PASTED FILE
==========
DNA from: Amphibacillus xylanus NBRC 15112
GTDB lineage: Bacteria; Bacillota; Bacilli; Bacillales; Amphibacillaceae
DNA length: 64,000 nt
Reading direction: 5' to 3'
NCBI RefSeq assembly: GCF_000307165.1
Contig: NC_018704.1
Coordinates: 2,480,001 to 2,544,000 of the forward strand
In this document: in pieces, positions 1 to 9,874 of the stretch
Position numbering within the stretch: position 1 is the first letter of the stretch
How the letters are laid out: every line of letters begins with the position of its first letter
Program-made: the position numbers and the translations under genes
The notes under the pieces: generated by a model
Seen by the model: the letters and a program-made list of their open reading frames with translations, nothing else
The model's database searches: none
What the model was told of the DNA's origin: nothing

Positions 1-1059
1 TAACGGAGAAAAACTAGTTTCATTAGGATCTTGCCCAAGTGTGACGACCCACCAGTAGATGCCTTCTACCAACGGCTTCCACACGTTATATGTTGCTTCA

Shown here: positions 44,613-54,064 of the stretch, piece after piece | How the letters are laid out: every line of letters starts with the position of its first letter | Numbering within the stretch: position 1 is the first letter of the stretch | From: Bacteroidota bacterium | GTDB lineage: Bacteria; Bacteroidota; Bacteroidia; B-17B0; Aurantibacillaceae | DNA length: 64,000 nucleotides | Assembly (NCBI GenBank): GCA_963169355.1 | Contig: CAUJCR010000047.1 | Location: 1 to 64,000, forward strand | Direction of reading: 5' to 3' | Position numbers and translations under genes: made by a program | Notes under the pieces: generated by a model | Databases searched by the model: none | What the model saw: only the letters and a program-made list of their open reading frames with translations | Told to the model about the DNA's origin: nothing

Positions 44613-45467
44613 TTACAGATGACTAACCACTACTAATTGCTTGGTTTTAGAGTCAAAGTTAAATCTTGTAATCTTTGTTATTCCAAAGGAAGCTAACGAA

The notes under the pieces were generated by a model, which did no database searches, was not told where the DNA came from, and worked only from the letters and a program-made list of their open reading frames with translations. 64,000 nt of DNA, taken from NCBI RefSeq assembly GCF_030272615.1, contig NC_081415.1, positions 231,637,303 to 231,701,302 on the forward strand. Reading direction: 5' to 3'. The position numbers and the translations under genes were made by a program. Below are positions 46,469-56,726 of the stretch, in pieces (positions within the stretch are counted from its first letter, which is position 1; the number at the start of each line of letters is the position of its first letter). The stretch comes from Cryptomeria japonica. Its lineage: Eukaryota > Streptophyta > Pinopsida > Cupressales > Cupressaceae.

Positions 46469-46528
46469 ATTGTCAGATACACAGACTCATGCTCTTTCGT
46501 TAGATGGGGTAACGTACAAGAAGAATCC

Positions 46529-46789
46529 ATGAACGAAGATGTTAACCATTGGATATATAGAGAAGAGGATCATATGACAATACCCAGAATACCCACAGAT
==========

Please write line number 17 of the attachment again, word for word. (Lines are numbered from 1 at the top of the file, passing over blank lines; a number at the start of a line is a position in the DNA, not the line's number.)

1 TAACGGAGAAAAACTAGTTTCATTAGGATCTTGCCCAAGTGTGACGACCCACCAGTAGATGCCTTCTACCAACGGCTTCCACACGTTATATGTTGCTTCA